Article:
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Simulating spheromak behavior in 3-D

Carl R. Sovinec

Carl R. Sovinec (large image)

New plasma simulation capabilities developed by Assistant Professor Carl Sovinec and colleagues enable plasma researchers to model more completely the behavior of a magnetic-confinement fusion experiment called a spheromak.

Unlike its toroidally shaped tokamak cousin, which drives toroidal plasma current via external transformers, a spheromak has no central column and relies on natural relaxation to generate magnetic fields that also confine the plasma. "You're letting the plasma do as much as it possibly can," he says.

Although previous spheromak simulations generated lots of information about how the experiment's magnetic fields evolved, the results didn't paint the full picture and many researchers were skeptical of them, says Sovinec. "They thought that the predicted magnetic fields wouldn't be consistent with the kinds of temperatures observed in the experiment," he says.

Simulated temperatures increasing during spheromak decay

Simulated temperatures increasing during spheromak decay. During decay, closed flux surfaces form (bottom) and the peak temperature increases (top). (t=0.63 ms, 0.76 ms, and 0.91 ms after breakdown are shown.) (large image)

The new simulations incorporate temperature evolution. "In particular, we can model thermal energy transport in our full three-dimensional simulations, including the ansiotropies and temperature-dependent coefficients that you would have in a collisional plasma," he says.

From analyzing the new simulation results, Sovinec's group has shown that while the experiment attains relatively low temperatures when driven, high temperatures researchers observed later in the discharge are a direct result of transients that occur when they remove the drive. "If we evolve the simulated drive the way that they do in the experiment, taking the transients into account, we see that when the magnetic field starts decaying a lot of things come together," he says. "It actually makes a better configuration when it's decaying."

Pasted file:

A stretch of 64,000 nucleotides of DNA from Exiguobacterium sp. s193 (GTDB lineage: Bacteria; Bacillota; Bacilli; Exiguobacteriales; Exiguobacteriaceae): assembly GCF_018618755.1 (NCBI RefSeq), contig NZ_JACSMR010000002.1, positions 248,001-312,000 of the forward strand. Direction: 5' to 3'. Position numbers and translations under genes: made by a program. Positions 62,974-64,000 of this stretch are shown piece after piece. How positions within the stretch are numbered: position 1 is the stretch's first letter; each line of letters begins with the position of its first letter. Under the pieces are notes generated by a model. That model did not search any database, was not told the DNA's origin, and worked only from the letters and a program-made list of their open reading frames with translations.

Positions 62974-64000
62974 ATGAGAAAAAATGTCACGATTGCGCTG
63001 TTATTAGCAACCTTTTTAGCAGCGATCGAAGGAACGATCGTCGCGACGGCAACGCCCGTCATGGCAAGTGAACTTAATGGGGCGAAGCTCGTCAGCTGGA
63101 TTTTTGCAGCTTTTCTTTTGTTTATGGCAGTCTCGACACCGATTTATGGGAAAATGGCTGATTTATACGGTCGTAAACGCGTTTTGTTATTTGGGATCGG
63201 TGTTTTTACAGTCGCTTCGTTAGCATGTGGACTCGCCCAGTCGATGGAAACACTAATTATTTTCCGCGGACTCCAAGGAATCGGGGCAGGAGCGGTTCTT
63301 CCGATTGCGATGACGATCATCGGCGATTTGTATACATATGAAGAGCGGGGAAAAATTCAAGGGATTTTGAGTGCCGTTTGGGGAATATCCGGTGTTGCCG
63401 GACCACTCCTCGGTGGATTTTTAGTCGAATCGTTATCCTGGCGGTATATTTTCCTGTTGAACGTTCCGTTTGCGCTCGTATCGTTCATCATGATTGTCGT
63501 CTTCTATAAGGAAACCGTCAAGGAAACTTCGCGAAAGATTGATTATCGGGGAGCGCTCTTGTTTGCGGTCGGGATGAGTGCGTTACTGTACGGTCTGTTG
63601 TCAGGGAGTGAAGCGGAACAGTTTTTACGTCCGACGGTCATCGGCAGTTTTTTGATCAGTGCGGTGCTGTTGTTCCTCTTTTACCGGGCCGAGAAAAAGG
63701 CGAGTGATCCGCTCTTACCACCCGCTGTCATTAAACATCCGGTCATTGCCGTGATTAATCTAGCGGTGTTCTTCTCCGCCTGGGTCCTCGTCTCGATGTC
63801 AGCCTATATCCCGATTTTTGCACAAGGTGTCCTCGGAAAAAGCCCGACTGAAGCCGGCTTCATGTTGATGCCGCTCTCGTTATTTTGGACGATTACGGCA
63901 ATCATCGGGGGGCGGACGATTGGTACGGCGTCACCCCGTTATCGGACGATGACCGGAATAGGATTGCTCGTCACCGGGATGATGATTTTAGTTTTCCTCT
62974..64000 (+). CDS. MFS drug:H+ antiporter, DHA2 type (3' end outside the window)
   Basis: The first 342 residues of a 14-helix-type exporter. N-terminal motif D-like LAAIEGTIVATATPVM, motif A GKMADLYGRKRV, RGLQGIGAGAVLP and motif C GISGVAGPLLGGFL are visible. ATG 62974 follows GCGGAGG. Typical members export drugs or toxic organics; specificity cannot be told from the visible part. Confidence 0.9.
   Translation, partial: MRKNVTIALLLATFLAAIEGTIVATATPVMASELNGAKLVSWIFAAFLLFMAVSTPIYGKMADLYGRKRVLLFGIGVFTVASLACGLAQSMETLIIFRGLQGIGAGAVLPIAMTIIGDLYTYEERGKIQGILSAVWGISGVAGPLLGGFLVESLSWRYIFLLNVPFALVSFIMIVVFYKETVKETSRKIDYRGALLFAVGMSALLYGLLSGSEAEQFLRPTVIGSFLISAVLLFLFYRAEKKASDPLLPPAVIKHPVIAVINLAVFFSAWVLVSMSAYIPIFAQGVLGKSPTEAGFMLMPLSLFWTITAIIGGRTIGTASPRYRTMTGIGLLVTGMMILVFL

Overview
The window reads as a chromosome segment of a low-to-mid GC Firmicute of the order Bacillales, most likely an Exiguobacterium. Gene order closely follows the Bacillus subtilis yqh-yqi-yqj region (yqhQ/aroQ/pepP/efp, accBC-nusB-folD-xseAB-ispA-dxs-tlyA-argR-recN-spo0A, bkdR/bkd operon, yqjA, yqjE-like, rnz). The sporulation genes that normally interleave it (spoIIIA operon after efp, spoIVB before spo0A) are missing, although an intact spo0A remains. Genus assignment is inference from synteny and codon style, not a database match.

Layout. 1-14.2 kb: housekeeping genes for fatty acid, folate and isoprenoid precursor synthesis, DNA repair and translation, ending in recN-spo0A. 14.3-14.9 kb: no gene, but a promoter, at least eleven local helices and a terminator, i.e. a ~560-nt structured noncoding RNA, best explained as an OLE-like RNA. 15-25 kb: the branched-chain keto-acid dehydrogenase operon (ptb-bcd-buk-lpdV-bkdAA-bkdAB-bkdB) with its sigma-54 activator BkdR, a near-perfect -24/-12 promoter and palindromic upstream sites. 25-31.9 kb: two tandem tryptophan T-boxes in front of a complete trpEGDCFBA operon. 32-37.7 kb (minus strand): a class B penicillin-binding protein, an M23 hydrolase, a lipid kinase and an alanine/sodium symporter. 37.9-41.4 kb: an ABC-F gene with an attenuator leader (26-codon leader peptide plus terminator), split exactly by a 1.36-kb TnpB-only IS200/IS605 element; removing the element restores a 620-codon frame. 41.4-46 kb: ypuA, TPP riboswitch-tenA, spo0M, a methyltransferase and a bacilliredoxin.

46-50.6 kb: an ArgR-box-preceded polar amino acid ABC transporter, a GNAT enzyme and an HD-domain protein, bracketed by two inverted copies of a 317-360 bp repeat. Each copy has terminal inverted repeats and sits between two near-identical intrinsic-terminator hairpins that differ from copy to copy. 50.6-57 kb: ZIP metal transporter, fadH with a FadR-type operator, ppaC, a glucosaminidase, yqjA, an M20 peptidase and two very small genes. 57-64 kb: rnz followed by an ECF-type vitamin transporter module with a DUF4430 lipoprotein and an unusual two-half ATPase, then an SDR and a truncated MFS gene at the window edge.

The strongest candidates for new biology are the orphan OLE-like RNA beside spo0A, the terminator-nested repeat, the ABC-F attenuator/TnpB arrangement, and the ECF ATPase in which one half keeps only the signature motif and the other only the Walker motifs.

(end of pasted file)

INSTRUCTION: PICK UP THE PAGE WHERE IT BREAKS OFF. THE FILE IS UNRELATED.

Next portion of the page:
Normally, the experiment's magnetic configuration includes wiggles and fluctuations, which don't retain the plasma's temperature well. "But then when you stop driving it and let it decay a bit, those wiggles go away and it's that process that's critical for getting the high temperatures that they see in the experiment," says Sovinec.

The new simulations also show that there's a difference between the effects of the initial drive and those produced by subsequent drives.

Now researchers can learn more than what they did by looking just at experimental results or by applying earlier analytical theories, Sovinec says. "They don't tell you all of these details that are critical for really understanding things like how large the magnetic fluctuations are and what kind of temperatures you can get," he says. "We're able to do that with the three-dimensional calculations."

The spheromak research collaboration includes PhD student Giovanni Cone and staff scientists at Lawrence Livermore National Laboratory. The group ran many of its calculations on Sovinec's 25-PC cluster in the Engineering Research Building. The Department of Energy's Office of Fusion Energy Science supports the multi-institutional code development team (, including groups at Science Applications International Corporation, San Diego; Utah State University; and the University of Colorado. It also supports the local spheromak study via Sovinec's three-year, $415,000 junior faculty award.